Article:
How do you proceed from here? Do you feel like confronting the employee and escorting him/her from the site immediately?

This scenario is a real example that one of my now current clients was faced with. Unfortunately, this situation happens quite regularly. Employers that find themselves in this situation or one quite similar feel that they have every right to terminate the offending employee on the spot. I have on numerous occasions heard employers say ‘There is absolutely no way that Fair Work wouldn’t see their side of things and that they would be protected.’

Unfortunately, this thinking is flawed as it does not align with the requirements outlined in the Fair Work Act.

To emphasise the importance of following proper due process, I regularly use this analogy.  Imagine that you a member of a jury, and at the start of a trial the police present evidence that the accused was caught standing over the body with the murder weapon in hand.  The initial evidence produced does not look good for the accused, however, during the trial it is revealed that the police mishandled the evidence and broke the chain of custody.  Does the case still look as promising for the prosecution? Unfortunately, in most cases such a mistake can be enough to allow the accused to walk free.  This means that even with conclusive evidence, a small technicality can bring down the whole case.

The same is true in relation to the correct disciplinary process.  No matter the circumstances surrounding gross / serious misconduct all employers are bound to follow the correct due process.  Some things for employers to remember are as follows:

  • The employer must give adequate notice to a disciplinary meeting to address the allegations (to avoid further losses, reputation or brand damage an employer may choose to stand the employee down with full pay pending an investigation).
  • At the disciplinary meeting the employer must table the allegations and allow the employee the chance to respond to the allegations.
  • Following the employee’s response, the employer should allow the employee to leave the room so that consideration can be shown to the evidence and response/s provided. Once this has been reviewed the employee may be brought back into the room and the final decision can be delivered.
  • A termination letter may then be issued. Please note that to go into the meeting with a termination letter already compiled may be perceived as a preconceived judgment towards the allegations.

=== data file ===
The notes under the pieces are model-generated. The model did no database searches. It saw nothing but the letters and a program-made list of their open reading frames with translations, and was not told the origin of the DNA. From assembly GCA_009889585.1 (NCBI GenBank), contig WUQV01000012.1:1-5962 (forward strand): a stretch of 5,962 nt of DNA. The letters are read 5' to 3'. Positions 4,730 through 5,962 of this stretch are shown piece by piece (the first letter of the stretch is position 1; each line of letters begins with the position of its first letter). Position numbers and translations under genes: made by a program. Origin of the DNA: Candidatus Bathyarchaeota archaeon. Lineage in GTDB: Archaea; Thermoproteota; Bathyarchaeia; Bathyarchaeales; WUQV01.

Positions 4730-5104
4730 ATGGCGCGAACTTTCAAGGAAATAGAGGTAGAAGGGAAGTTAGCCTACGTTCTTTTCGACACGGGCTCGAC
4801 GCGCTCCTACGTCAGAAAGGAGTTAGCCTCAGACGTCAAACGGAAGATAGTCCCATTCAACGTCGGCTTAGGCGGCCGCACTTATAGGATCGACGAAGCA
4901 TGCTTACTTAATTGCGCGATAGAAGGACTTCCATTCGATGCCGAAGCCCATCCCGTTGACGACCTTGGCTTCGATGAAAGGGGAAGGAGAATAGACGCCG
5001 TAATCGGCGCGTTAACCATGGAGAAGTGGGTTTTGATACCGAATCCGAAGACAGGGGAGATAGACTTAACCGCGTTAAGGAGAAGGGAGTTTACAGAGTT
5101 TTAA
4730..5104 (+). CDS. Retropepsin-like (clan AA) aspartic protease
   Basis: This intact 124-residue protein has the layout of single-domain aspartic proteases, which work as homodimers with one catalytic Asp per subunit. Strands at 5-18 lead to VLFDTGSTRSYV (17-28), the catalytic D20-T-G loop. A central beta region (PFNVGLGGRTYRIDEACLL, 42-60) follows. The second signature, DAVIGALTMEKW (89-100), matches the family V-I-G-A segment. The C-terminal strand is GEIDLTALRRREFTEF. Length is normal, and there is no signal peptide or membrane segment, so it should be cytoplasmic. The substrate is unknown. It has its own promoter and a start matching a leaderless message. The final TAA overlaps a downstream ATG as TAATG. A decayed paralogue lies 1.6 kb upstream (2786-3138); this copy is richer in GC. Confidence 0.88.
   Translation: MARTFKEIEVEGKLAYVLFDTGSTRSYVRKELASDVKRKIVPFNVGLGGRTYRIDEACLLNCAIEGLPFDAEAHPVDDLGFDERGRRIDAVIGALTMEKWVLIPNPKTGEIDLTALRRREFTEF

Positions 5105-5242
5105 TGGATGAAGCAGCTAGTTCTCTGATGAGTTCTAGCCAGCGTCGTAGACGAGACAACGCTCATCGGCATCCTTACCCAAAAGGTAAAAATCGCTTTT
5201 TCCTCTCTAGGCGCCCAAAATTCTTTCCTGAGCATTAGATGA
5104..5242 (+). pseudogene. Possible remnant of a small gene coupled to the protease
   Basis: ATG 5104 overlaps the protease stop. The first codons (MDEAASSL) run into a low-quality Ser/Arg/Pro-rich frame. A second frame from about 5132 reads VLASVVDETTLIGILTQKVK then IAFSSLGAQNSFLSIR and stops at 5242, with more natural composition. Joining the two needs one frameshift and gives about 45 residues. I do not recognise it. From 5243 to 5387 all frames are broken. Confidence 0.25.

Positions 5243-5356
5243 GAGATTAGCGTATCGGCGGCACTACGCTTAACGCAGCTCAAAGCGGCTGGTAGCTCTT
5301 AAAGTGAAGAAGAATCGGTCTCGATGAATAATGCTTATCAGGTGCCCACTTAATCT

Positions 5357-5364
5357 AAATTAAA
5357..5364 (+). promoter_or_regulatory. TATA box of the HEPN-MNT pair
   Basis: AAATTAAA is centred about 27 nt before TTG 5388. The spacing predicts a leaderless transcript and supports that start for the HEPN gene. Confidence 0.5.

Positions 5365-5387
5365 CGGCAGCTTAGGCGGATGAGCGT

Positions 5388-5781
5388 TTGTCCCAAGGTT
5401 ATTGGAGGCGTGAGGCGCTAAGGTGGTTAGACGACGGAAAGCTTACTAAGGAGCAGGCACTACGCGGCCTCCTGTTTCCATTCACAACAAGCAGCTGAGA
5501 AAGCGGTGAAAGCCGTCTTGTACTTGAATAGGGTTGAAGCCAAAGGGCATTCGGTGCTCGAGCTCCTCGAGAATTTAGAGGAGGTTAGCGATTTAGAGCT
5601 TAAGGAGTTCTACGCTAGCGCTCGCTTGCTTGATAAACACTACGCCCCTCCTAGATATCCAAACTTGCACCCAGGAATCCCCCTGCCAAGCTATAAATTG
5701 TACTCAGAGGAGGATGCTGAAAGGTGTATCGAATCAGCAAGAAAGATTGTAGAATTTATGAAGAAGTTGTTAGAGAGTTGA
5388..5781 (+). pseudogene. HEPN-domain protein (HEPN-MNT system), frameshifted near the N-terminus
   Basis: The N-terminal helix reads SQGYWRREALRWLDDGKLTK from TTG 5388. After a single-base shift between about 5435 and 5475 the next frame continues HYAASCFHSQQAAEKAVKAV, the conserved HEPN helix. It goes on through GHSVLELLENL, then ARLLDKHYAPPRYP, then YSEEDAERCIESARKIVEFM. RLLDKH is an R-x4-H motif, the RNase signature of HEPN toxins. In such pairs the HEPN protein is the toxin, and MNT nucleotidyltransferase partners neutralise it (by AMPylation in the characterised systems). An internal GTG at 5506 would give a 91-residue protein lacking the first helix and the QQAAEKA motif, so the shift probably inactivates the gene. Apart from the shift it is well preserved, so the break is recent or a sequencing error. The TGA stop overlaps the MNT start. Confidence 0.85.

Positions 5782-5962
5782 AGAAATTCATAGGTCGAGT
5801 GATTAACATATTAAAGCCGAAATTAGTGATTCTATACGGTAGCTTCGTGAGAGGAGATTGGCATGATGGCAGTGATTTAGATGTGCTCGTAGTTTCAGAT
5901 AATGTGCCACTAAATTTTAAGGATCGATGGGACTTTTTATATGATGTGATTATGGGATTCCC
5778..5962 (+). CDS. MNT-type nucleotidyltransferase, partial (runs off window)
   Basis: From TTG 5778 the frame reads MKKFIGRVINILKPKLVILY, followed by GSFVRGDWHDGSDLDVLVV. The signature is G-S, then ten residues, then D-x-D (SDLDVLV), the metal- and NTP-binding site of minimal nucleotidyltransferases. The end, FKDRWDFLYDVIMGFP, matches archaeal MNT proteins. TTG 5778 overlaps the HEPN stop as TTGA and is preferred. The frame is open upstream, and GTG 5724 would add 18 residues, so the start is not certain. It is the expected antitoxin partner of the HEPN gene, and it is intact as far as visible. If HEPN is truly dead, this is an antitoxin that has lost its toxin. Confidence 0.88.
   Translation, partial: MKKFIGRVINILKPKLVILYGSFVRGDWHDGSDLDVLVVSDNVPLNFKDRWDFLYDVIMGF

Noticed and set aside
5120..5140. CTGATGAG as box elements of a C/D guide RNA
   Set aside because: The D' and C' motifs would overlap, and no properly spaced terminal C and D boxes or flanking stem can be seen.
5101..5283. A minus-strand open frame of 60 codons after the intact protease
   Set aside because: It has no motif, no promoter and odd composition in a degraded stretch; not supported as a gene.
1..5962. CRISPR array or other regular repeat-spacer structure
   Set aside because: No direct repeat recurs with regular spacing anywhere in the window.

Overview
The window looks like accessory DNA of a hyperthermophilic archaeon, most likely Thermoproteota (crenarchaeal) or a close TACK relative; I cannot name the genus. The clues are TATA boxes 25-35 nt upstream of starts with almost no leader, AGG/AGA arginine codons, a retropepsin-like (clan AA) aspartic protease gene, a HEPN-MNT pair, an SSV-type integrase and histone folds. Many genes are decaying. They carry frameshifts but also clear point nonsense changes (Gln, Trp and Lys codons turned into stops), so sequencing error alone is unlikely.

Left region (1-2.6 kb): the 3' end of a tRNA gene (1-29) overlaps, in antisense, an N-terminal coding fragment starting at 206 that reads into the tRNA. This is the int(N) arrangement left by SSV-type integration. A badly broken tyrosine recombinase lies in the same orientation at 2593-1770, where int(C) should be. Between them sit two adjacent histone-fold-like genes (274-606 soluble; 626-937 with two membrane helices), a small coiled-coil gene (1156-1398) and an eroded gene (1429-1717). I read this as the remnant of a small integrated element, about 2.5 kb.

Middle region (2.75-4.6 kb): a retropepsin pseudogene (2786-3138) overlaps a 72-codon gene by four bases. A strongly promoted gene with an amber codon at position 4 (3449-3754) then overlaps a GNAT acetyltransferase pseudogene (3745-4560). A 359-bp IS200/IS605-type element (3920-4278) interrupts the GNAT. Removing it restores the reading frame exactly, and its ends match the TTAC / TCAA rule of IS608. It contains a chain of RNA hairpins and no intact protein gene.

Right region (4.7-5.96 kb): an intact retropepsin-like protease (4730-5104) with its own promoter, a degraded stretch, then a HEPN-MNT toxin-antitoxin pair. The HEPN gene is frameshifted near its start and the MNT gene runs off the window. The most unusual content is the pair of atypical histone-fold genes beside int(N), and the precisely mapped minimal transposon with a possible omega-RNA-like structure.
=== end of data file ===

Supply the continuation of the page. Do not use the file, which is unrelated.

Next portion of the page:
No matter the circumstances and how emotional you may feel, always take the time to make sure that you have the correct due process mapped out or alternatively call your HR provider to assist you with this.

If you are currently having any HR issues or if you have a question in relation to employee management, please feel free to contact one of the Blackstone team on 07 3392 6145 for a complimentary and confidential discussion.


As a business operator, you need to be continually thinking about new marketing techniques.

  • How do you get your foot in the door?
  • How do you get someone’s attention?

The key is to do something different that adds value to the relationship.  You need to develop a strategy that would get you through the door and add value and sustain the connection with the person you have targeted.

One way that is becoming popular is to revert back to “snail mail”.  Seems a bit strange, however, it differentiates what you are sending to your target from what they are currently receiving, which is probably hundreds of emails a day and communications via webinar and Skype.

Some people suggest that a handwritten note to your target, using a pen or a texta, that is not black or blue, is a great way to get someone’s attention.

Another way is to send a handwritten card with a special message in it, targeted at the person to whom you want to pitch a proposal.